When 70% Gains in 10 Minutes Is Bad

By Jason Bodner

I was speaking at an investing conference a few years ago and, as usual, I arrived at the room for my next session a little early.

The speaker ahead of me was still talking, so I stuck around to hear what he had to say.

Within a few minutes, he started talking up a small stock. I mean a really small stock – like around 30 cents a share small.

I could see how curious everybody in the room was, so I did what they did. I pulled out my phone and looked it up. Tick after tick, the price kept going up.

Within 10 minutes or so, that stock was about 70% higher. It was still tiny and trading just over 50 cents per share, but 70% within minutes is huge.

And in this case, a little frightening.

The conference attendees in the room were buying shares… even as the speaker talked about it.

When it was my turn to get up on the stage, I did a good job killing the excitement in the room by telling them my dishwasher story…


It’s not an unusual story, but the point is critical.

Our dishwasher had recently failed. Happens to all of us, right?

My wife and I did what most folks would do. We went to Home Depot, Best Buy, Lowe’s, and other stores. We read Consumer Reports and online reviews, researched brands, talked to friends, and collected information.

We spent about two weeks looking for the best dishwasher at the best price before buying one.

I asked the people in the room how many would have done the same thing. Most everyone raised their hand or nodded in agreement.

Then I asked: “But how many of you just bought this stock without ever hearing of it before or even knowing what the company does… just because the guy before me told you to buy it?”

Told you I killed the excitement.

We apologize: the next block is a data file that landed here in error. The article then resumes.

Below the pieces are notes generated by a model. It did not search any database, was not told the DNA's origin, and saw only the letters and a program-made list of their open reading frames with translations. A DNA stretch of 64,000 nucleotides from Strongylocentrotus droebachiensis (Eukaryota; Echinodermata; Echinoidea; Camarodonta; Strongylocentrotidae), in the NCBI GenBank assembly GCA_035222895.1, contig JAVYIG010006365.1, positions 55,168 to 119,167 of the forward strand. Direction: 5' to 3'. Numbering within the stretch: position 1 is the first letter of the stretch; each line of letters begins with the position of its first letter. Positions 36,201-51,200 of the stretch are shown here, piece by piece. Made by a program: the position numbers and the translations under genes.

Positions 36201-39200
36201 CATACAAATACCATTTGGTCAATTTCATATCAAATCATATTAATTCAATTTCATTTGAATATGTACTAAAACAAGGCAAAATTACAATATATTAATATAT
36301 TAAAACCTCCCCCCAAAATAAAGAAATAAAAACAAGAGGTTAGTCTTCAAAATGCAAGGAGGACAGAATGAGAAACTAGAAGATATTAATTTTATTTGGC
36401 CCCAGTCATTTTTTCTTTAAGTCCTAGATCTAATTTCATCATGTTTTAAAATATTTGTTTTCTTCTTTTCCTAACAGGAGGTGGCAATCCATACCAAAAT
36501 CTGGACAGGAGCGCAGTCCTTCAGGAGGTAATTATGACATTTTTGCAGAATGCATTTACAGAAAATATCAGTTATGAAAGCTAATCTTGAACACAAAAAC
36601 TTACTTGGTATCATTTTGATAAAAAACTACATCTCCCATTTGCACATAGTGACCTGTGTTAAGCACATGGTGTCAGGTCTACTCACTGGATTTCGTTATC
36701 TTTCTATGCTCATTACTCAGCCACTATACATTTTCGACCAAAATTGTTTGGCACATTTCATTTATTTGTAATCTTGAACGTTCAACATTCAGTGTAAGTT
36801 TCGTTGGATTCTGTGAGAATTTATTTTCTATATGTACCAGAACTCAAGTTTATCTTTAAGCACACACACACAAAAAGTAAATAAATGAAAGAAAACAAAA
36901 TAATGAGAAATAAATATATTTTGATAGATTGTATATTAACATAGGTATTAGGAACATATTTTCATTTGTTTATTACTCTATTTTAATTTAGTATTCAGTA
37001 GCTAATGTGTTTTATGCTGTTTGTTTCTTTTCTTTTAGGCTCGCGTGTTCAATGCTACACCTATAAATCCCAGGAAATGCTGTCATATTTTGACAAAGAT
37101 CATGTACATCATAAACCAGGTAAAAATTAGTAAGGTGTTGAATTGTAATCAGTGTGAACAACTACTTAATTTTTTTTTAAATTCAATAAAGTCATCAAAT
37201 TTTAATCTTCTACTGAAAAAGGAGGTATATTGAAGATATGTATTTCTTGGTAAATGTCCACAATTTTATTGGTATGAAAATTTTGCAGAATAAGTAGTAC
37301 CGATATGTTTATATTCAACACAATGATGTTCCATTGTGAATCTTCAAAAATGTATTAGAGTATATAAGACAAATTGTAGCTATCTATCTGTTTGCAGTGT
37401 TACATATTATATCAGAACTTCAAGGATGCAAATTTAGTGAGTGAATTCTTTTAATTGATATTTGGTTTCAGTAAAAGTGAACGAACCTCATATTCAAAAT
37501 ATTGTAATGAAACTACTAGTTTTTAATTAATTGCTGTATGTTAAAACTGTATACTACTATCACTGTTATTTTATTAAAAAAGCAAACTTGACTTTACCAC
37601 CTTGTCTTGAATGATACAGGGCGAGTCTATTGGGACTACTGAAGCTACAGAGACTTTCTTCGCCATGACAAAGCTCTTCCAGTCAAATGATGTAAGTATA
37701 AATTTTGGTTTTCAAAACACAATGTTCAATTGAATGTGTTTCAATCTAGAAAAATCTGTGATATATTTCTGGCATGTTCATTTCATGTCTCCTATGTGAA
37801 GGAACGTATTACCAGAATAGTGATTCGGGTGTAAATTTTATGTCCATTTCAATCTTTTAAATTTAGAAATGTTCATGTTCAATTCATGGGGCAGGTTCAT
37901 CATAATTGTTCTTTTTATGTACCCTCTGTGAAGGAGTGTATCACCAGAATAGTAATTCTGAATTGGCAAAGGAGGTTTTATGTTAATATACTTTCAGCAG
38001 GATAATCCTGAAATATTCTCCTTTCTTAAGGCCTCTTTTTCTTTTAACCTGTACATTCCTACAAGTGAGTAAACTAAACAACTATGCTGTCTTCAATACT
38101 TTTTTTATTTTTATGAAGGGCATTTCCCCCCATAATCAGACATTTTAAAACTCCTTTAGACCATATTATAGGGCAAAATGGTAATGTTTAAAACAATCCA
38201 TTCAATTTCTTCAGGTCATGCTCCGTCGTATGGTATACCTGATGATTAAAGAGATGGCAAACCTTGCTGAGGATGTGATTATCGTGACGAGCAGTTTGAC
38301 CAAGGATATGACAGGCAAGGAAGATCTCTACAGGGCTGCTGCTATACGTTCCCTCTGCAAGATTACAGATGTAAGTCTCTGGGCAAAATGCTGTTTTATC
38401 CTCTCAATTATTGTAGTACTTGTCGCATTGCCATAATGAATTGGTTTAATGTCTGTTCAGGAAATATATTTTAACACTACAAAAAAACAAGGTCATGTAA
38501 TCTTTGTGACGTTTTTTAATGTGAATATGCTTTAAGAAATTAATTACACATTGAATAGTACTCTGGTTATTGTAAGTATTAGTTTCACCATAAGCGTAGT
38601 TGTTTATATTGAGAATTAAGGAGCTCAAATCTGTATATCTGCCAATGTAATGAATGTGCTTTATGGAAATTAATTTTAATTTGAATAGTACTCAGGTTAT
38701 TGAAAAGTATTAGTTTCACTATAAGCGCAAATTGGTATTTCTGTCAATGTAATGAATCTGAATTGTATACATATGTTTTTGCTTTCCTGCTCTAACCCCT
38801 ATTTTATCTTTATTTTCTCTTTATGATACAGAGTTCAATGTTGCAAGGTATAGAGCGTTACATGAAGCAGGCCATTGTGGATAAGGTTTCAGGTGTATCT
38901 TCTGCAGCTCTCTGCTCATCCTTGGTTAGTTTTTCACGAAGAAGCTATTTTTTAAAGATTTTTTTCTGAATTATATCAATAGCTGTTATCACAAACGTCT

I wasn’t trying to make them feel bad. And honestly, I hope they made money.

I was trying to help them avoid big mistakes in the future.

The truth is, most of us research our TV, dishwasher, and other consumer purchases more thoroughly than our stock purchases.

I understand that bigger consumer purchases are important. We don’t want to spend our money foolishly.

But the same is true for stock purchases. In fact, I would argue they are even more important. Taken collectively through the years, your stock purchases can have a much bigger impact on your life than a flatscreen or fridge.

Especially when they don’t last as long as they should. We’ve all heard and said, “They don’t make them like they used to.”

It’s called planned obsolescence. Clever, huh? Sounds so much nicer than, “We’re making them cheaper, so you have to buy another one much sooner.”

When it comes to what I would call the important but smaller stuff, everybody wants to put in the work to understand their choices and make the best decision. But when it comes to stocks, too many folks skim the surface and hope they’re right.

Reading about a company or hearing a speaker talk about a company should be the starting point, not the end.

You need a process, a methodology, a game plan to make the right decisions – decisions that ultimately grow your wealth. And you need to make sure it works.